Chandrayaan-3: India’s Lunar Lander Clears Critical Test Successfully

Chandrayaan-3: India’s Lunar Lander Clears Critical Test Successfully

by Karan Kamble - Monday, February 20, 2023 04:32 PM IST
Chandrayaan-3: India’s Lunar Lander Clears Critical Test SuccessfullyThe Chandrayaan-3 lander inside the anechoic chamber with various configurations for different tests.(Photo: ISRO).
  • The electrical and electronic systems on a spacecraft have to operate properly in space.

    For that, they have to be guarded against electromagnetic radiation from space as well as from its own, internal subsystems.

    This is roughly what EMI/EMC testing is all about.

A test of the lander on India’s upcoming Moon mission, Chandrayaan-3, has thrown a satisfactory result.

The “EMI/EMC test” was held between 31 January and 2 February at U R Rao Satellite Centre in Bengaluru, Karnataka.

“EMI” and “EMC” are short for electromagnetic interference and electromagnetic compatibility respectively.

The electrical and electronic systems on a spacecraft have to operate properly in space. For that, they have to be guarded against electromagnetic radiation from space, as well as, from its own, internal subsystems.

According to Indian Space Research Organisation (ISRO), the EMI/EMC test is conducted to “ensure the functionality of the satellite subsystems in the space environment and their compatibility with the expected electromagnetic levels.”

EMI/EMC testing for space hardware typically includes conducted emissions, conducted susceptibility, radiated emissions, and radiated susceptibility. This is important for space-qualification of spacecraft electronics.

A paper in the IEEE A&E Systems Magazine, published in June 2011, carries an introductory explanation for EMI/EMC testing. 

Leo A Mallette and Ray Adams write that the radiated and conducted emissions tests “are used to demonstrate that an electronic unit will radiate RF energy (through the air) and conduct (through the power lines) at levels that will not cause interference to other electronic units on the satellite.”

Further, the radiated and conducted susceptibility tests “are used to demonstrate that radiation (through the air) and conduction (through the power lines) will not corrupt the operation of an electronic unit when normal levels are being emitted from other electronic units on the satellite.”

Why are these two subgroups of testing — conducted and radiated — necessary?

“Spacecraft may experience conducted and radiated EMI from onboard systems or from Electrostatic Discharge (ESD) events caused by spacecraft charging,” the NASA Small Satellite Reliability Initiative Knowledge Base says.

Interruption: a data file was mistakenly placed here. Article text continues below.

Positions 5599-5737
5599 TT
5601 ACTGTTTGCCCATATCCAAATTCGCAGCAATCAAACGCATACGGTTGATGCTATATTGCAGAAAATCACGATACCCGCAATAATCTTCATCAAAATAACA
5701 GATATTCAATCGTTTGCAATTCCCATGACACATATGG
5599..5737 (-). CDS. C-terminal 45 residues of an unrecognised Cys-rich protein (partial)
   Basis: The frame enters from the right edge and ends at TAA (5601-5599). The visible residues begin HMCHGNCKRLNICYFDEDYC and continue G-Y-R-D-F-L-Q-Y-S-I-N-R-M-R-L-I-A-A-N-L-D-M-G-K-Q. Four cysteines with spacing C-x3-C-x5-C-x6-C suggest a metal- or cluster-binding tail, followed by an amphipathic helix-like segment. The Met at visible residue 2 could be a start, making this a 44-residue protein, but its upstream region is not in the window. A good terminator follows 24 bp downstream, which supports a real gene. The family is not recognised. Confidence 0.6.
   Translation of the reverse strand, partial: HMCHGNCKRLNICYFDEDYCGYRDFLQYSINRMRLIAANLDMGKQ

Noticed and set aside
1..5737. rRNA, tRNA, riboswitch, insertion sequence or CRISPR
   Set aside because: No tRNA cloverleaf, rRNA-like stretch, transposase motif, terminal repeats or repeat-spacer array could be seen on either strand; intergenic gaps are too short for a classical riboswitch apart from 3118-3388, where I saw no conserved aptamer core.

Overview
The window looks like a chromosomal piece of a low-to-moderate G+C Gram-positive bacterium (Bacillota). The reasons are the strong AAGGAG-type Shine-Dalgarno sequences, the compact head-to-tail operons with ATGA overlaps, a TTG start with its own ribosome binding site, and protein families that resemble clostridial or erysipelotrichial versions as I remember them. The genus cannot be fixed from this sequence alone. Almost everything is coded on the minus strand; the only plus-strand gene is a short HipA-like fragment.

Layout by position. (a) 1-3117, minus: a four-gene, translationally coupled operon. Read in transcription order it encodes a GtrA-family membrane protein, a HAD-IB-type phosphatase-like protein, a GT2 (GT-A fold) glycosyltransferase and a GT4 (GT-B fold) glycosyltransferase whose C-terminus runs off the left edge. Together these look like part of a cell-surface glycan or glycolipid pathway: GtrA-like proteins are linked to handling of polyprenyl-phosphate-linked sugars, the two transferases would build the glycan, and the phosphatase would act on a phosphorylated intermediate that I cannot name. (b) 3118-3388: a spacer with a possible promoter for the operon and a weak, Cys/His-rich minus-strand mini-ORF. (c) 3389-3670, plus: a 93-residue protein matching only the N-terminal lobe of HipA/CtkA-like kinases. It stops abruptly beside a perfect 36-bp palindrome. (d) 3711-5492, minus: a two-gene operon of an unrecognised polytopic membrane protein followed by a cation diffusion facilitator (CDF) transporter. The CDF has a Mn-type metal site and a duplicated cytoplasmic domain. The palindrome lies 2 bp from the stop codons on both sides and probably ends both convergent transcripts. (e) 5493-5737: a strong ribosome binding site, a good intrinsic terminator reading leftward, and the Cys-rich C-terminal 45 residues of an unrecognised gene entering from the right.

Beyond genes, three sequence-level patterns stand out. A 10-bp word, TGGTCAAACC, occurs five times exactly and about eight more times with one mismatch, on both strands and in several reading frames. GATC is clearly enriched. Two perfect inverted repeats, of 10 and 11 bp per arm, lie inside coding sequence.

The test’s bottom line is to ensure that the electrical and electronic equipment within a spacecraft function correctly in the environment in which they will operate — space — as ISRO confirms has happened with the Chandrayaan-3 lander.

ISRO has called it “a major milestone in the realization of the satellites.”

The Chandrayaan-3 mission has three major modules — propulsion, lander, and rover. Each of these modules will speak with each other over radio frequency in view of the mission’s complexity.

The propulsion module will communicate with the Indian Deep Space Network (IDSN); the lander module will communicate with IDSN and the rover; and the rover will communicate with the lander.

Systems tested on the EMI-EMC test:

  • Launcher compatibility

  • Antenna polarisation of all radio frequency systems

  • Standalone auto compatibility tests for orbital and powered descent mission phases

  • Lander and rover compatibility tests for post-landing mission phase

“The performance of the systems was satisfactory,” the Indian space agency said.

Some other lander tests previously completed include the integrated cold test, integrated hot test, and lander leg mechanism performance test.


Chandrayaan-3 is set to be India’s third Moon mission. It will aim to demonstrate safe and “soft” (controlled) landing and roving on the lunar surface through its lander-rover configuration.

In the process, it will test out technologies required for interplanetary missions, such as altimetres, velocimetres, propulsion; navigation, guidance, and control; and hazard detection and avoidance.

The lander and rover have scientific payloads to carry out experiments on the lunar surface. The rover will carry out in-situ chemical analysis of the lunar surface as it traverses the selected terrain.

The lander and rover will have a mission life of one lunar day, which is roughly 14 Earth days.

The geosynchronous satellite launch vehicle-mark 3 (GSLV Mk3) rocket will launch Chandrayaan-3 from Satish Dhawan Space Centre (SDSC) in Sriharikota, off the coast of Andhra Pradesh.

The launch is expected sometime this year, with June as a likely option.

Karan Kamble writes on science and technology. He occasionally wears the hat of a video anchor for Swarajya's online video programmes.

Join our Telegram channel - no spam or links, only crisp analysis.
Get Swarajya in your inbox everyday. Subscribe here.

An Appeal...

Dear Reader,

As you are no doubt aware, Swarajya is a media product that is directly dependent on support from its readers in the form of subscriptions. We do not have the muscle and backing of a large media conglomerate nor are we playing for the large advertisement sweep-stake.

Our business model is you and your subscription. And in challenging times like these, we need your support now more than ever.

We deliver over 10 - 15 high quality articles with expert insights and views. From 7AM in the morning to 10PM late night we operate to ensure you, the reader, get to see what is just right.

Becoming a Patron or a subscriber for as little as Rs 1200/year is the best way you can support our efforts.

Become A Patron
Become A Subscriber
Comments ↓
Get Swarajya in your inbox everyday. Subscribe here.

Latest Articles

    Artboard 4Created with Sketch.